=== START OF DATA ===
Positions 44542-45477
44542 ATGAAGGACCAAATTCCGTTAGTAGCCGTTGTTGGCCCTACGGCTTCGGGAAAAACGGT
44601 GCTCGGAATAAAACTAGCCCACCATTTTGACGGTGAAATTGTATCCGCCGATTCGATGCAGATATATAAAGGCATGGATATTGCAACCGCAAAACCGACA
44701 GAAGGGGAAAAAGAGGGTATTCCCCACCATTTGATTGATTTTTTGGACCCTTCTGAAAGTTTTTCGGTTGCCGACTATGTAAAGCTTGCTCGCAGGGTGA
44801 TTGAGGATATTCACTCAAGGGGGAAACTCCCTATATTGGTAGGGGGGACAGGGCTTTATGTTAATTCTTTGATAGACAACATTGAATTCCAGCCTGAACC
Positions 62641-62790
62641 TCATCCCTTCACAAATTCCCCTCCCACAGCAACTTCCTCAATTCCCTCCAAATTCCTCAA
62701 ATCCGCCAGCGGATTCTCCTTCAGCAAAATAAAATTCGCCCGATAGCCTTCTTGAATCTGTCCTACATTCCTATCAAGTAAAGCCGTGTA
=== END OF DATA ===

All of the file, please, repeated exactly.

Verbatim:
Positions 44542-45477
44542 ATGAAGGACCAAATTCCGTTAGTAGCCGTTGTTGGCCCTACGGCTTCGGGAAAAACGGT
44601 GCTCGGAATAAAACTAGCCCACCATTTTGACGGTGAAATTGTATCCGCCGATTCGATGCAGATATATAAAGGCATGGATATTGCAACCGCAAAACCGACA
44701 GAAGGGGAAAAAGAGGGTATTCCCCACCATTTGATTGATTTTTTGGACCCTTCTGAAAGTTTTTCGGTTGCCGACTATGTAAAGCTTGCTCGCAGGGTGA
44801 TTGAGGATATTCACTCAAGGGGGAAACTCCCTATATTGGTAGGGGGGACAGGGCTTTATGTTAATTCTTTGATAGACAACATTGAATTCCAGCCTGAACC
Positions 62641-62790
62641 TCATCCCTTCACAAATTCCCCTCCCACAGCAACTTCCTCAATTCCCTCCAAATTCCTCAA
62701 ATCCGCCAGCGGATTCTCCTTCAGCAAAATAAAATTCGCCCGATAGCCTTCTTGAATCTGTCCTACATTCCTATCAAGTAAAGCCGTGTA